LG has announced its newest flagship smartphone today at Mobile World Congress 2016, and it’s the first model from the company to use modular elements in its design.
While other modular smartphone projects take a plastic approach to design, the G5 has an aluminium chassis and a ‘slide-out’ battery that you can swap out for a fully charged one in a matter of seconds, the company says.
It doesn’t quite make it a full ‘modular’ smartphone in my book- being able to upgrade core components is a better way to future-proof a device – but it’s a good start for a mainstream audience.
Two other modules that can plug in are a Bang and Olufson unit that is 32-bit digital to analogue converter (DAC) and the other is a camera controller designed to make it easier to take photos with one hand – it also contains a bit more power to boost battery life by around 40 percent.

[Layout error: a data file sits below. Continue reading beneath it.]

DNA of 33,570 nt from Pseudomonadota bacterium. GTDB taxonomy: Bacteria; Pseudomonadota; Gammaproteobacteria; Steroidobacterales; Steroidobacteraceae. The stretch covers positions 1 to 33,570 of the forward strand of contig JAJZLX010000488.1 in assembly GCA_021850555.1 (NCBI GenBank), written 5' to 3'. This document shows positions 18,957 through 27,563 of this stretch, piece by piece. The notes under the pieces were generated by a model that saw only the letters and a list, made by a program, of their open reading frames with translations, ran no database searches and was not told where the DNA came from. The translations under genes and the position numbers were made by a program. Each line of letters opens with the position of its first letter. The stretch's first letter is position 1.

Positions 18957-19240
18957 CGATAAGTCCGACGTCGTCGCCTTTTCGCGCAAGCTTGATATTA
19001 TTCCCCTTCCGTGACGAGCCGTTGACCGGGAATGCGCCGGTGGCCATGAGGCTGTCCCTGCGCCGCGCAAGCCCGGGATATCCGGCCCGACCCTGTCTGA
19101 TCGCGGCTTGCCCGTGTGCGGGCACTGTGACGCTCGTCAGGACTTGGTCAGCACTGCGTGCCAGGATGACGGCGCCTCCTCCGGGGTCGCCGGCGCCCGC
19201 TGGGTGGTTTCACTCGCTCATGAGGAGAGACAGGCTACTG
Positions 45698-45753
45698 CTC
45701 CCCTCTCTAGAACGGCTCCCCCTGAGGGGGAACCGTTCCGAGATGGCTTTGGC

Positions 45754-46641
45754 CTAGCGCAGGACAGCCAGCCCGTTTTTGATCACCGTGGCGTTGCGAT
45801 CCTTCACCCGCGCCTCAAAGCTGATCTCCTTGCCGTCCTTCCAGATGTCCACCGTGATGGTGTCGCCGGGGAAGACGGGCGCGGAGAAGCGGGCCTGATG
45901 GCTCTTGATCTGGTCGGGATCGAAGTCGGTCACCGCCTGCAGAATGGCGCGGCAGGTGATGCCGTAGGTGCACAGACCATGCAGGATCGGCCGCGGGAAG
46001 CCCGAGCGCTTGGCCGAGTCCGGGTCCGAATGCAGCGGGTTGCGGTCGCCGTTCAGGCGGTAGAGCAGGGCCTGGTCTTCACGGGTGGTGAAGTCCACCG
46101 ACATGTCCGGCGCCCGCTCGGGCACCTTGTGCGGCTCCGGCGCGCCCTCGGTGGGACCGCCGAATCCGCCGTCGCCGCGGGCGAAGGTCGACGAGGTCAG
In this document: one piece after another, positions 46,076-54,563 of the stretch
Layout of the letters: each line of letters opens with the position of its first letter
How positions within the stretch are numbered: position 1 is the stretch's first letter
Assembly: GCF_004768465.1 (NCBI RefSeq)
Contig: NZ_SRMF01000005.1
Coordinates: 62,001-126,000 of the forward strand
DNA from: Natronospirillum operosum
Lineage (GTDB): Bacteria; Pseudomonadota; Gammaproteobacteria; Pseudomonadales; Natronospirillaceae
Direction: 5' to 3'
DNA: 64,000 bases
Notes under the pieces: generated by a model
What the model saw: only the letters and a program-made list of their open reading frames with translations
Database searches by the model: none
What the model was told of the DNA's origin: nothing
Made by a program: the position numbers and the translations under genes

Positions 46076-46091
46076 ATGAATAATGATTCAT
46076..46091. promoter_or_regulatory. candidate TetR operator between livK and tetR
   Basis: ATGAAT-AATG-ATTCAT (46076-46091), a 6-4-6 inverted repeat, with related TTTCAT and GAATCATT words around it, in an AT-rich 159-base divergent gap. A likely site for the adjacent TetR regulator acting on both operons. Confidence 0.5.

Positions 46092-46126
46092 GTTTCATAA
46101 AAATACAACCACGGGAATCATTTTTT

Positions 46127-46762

On the hardware front, the LG G5 offers a 5.3-inch Quad HD display (with a curve, like previous models), 64-bit Snapdragon 820 processor and an unusual dual rear-facing cameras – one a wide-angle 8-megapixel sensor and one 16-megapixel.
On the front, there’s a 8-megapixel snapper, and you also get 4GB RAM and support for microSD cards up to 2GB.
While there’s software-based quick charging features, the power pack itself offers up 2,800mAh – though, of course you can just swap it out when it’s depleted.
LG has also launched a range of companion devices for the G5 that it calls ‘LG Friends’ – these include a 360-degree camera, the LG 360 VR headset, and the LG Rolling Bot – a smartphone controlled drone that moves alongside you capturing video and still images.
Pricing and specific release details haven’t yet been confirmed.
Regardless of the modular components of the G5 not being essential hardware, the ability to swap out modules is a clear differentiator against other flagship handsets.
Published February 21, 2016 — 14:03 UTC